RediMed patients ask:
The answer is: maybe.
You see, chances are you've already received a tetanus shot. The best defense against tetanus infection is vaccination, and in most parts of the United States, tetanus vaccinations are required before starting grade school. So most people are immunized by the time they are 5 years old. However, it is recommended that you get a booster shot every 10 years.
So, when did you have your last booster shot? If it's been less than 5 years, no shot is required if you get a nasty cut. But if it's been more than 5 years from your booster, then a tetanus booster may be needed. If this is necessary, we suggest a combination booster shot called TDPA (Tetanus, Diphtheria, Acellular Pertussis). This is recommended because of the increase in the incidence of Pertussis (a.k.a. Whooping Cough). We suggest you find out when you had your last shot and schedule a booster if necessary.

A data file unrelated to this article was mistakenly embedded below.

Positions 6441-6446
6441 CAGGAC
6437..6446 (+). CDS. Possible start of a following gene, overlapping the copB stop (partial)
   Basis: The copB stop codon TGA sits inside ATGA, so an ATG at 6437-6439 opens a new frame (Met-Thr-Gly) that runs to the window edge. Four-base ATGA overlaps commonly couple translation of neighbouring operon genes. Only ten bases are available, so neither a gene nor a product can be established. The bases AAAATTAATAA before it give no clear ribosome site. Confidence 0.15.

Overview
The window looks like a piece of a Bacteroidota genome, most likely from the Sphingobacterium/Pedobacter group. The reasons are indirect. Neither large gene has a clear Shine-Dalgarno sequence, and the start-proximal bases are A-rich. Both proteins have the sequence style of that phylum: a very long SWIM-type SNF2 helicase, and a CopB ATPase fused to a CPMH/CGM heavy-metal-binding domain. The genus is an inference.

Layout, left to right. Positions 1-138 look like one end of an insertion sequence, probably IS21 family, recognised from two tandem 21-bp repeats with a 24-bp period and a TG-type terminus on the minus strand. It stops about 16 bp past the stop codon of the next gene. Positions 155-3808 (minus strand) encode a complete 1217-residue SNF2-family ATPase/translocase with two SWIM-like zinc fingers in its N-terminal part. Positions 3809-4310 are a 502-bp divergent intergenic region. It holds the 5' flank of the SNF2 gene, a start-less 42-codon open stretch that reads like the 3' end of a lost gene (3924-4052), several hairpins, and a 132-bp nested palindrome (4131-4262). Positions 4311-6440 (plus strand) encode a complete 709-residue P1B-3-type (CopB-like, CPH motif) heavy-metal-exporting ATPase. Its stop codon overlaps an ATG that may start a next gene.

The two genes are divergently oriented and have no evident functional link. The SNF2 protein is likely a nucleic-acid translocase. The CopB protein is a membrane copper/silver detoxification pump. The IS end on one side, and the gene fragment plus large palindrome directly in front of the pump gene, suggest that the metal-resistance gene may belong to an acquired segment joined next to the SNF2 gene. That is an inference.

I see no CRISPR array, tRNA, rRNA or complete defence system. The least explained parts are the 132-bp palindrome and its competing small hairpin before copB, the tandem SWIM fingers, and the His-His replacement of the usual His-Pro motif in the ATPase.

In the meantime, if you step on a nail or suffer a wound that is deep and dirty, and haven't had a tetanus shot in the past 10 years, get help fast. Seek medical attention immediately and rinse the wound with tap water. Do not cleanse with soap or apply antiseptic to a deep wound. Come to RediMed and we'll get you the medical help you need fast.
By the way, what exactly is Tetanus?
Tetanus is a severe, occasionally fatal disease, caused by the toxin of bacteria. Tetanus typically infects the body through a dirty or deep wound, like a rusty nail or puncture wound, but even small cuts can expose you to the bacteria. Tetanus is also called "lockjaw," because it causes spasms of muscles of the neck and jaw. Because it is potentially fatal, mandatory vaccination has become the norm in most states.
Signs of Infection:
Be aware of the first signs of tetanus infection. Also known as lockjaw, tetanus causes stiffness of the neck, difficulty swallowing, rigidity of abdominal muscles, spasms, sweating and fever. Symptoms usually begin eight days after the infection, but occur anywhere within three days to three weeks.
Source: American College of Emergency Physicians. http://www3.acep.org/patients.aspx?id=26078